Kash: Parking bikes and easing minds By Linda Atkins

Name Kash
Age "Slightly older than my teeth"
Occupation SFBC bike parking coordinator
Neighborhood Sunset
Member since Kash is one of the founders of the SFBC
Who are some of the most surprising people you've seen bike to a Giants game? There's a tendency for good lefties to think that everything's all one big ball of wax, and that if you're a bicyclist, you're also an environmentalist, and you're also a vegetarian. But bicycling is a politically neutral issue, and the most interesting people I've parked have been Republicans. If the Republicans stayed true to their avowed goals, the bicycle would be the ideal Republican vehicle because it requires no subsidies.

Do people ever say, "I wouldn't have ridden my bike to the game if you weren't here"? Absolutely. I park twenty-dollar bikes and thousand-dollar bikes, and at both ends of the spectrum people say the same thing. Because the guy with the $20 bike can't afford another one, and he's going to ride to work on it tomorrow, so I watch them all the same.

The bike parking program has been around for seven or eight years. Would you say it's a success? It could be more successful, but everything could be more successful. But yes, it's working. It's proved that it works. We just need to expand the program to the point where it's expected that a public event has bike parking.

We hear you get around entirely by bicycle with your two little girls (Iris, 8, and Zoe, 4). How do you do that? At some point you start to realize that you've shaped your life so that it would be harder to own an automobile, not easier. Many people forget that when they get caught up in the excitement of having children. They automatically assume because the cultural norm is to own a mini-van with a child seat that they have to go out and buy one, and they do so. But a car costs somewhere upwards of $8,000 a year, and that's money better spent on the children themselves. It buys scooters, it buys bicycles, it buys the trike-all these things replace the car. And it buys a lot of bus rides, and a lot of taxicab rides for when that's necessary.

We use a wide spectrum of what's appropriate. Zoe soloed on a bicycle when she was three. She rides on the front of my push scooter; Iris rides hers; we take those on the bus. We always get off on the uphill stop and roll down to wherever we're going, so in San Francisco it's the ideal choice.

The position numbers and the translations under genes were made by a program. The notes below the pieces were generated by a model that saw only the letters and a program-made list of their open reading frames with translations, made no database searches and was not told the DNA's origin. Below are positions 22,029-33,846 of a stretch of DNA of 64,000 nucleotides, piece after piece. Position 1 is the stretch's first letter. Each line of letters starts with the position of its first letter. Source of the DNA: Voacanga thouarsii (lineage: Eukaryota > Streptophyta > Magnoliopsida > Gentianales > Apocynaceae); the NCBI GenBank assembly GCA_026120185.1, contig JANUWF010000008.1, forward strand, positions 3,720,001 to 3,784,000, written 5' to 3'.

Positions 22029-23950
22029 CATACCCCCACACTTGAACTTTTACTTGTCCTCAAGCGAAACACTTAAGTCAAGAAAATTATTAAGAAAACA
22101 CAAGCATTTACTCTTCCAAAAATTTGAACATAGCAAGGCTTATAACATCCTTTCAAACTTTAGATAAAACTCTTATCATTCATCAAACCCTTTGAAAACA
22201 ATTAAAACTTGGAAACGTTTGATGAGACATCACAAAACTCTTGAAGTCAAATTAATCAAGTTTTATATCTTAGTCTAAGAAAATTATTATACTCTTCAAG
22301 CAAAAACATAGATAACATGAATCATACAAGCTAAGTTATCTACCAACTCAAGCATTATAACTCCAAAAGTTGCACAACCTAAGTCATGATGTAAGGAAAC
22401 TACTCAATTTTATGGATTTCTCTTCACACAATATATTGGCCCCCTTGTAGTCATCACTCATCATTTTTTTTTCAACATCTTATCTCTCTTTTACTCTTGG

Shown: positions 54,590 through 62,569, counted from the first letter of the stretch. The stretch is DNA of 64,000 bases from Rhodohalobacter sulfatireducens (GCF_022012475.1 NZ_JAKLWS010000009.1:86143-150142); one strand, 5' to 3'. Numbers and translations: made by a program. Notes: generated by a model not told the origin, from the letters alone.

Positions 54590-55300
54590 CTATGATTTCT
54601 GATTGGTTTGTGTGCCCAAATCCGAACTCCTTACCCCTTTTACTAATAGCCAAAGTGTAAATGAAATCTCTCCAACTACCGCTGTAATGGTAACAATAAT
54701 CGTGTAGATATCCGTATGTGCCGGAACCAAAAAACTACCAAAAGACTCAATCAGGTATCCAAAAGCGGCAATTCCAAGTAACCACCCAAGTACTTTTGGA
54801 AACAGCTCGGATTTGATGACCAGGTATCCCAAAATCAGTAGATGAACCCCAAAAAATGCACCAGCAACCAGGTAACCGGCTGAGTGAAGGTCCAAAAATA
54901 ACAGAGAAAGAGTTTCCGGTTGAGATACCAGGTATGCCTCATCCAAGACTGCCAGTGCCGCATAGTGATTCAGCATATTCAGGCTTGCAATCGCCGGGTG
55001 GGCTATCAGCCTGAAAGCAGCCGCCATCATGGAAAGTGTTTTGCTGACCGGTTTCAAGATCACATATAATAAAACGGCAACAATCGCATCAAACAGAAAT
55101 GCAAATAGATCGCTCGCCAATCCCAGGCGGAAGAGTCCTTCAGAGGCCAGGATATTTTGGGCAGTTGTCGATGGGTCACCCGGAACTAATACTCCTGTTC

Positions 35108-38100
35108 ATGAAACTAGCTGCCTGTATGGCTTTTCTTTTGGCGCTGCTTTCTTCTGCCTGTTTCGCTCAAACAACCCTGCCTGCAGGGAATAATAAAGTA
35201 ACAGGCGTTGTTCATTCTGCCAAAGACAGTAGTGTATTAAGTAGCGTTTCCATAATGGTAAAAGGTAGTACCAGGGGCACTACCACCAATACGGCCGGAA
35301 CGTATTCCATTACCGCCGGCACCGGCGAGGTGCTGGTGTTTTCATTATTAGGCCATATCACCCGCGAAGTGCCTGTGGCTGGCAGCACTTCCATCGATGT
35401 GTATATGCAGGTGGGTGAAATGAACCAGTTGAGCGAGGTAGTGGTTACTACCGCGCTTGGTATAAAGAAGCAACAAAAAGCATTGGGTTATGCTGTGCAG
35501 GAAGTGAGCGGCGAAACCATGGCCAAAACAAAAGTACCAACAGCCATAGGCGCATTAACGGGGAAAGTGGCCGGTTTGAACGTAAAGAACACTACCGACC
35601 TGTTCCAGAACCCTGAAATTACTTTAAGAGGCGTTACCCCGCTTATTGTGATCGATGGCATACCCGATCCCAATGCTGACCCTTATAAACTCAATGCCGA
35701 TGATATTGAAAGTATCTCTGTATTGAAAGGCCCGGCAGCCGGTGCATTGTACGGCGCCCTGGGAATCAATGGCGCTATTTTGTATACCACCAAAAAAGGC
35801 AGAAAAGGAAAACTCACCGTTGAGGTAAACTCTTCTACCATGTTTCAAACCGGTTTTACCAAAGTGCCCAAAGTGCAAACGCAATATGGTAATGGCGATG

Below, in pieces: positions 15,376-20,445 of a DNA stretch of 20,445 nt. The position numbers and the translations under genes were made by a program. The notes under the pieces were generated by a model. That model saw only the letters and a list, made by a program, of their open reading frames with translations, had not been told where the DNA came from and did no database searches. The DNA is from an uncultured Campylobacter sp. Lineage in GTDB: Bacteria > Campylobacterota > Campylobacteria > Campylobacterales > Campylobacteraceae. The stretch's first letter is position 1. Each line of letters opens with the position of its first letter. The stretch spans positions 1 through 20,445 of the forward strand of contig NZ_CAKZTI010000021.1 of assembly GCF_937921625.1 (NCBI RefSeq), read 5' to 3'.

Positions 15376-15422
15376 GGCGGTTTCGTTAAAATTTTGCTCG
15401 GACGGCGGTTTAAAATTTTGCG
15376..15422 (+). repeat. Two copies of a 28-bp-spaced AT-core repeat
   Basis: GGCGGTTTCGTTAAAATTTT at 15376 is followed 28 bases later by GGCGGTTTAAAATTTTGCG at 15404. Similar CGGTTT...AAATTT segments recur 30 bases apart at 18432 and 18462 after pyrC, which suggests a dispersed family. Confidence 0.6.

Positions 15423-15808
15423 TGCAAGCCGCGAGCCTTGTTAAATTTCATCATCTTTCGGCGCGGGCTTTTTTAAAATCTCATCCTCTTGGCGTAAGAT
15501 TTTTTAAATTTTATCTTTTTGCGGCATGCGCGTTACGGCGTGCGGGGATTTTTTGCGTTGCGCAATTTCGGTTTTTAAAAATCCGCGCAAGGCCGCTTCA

Did you say "trike"? The kids got too big and too heavy to continue taking on the bicycle. I had a seat mounted on the front and a seat mounted on the back and was towing them around, but the heavy physical labor was getting me really depressed, so I bought a trike and then I realized that I could get a draft animal to pull it, so we got a dog, and the dog helps out a considerable bit.

Do you get a lot of amazed looks as you go by? Americans aren't the most astute individuals when it comes to how things can be done. Christ, having an advertisement painted on the side of your car gets amazed looks. Of course I do.

Do you think things have gotten better for cyclists over your time with the SFBC? Yeah, there are a lot more bicyclists on the street. When we first went to the Department of Parking and Traffic to ask them to give us something very minor, they were not aware that anyone but messengers rode in San Francisco. One of the DPT's commissioners, and I quote, said, "You mean people ride bikes in the city? Oh, we couldn't promote that. That's too dangerous." Since Critical Mass-and Critical Mass is kind of like the two-by-four you hit the mule in the head with to get his attention-they don't say things like that anymore. And that can only be good.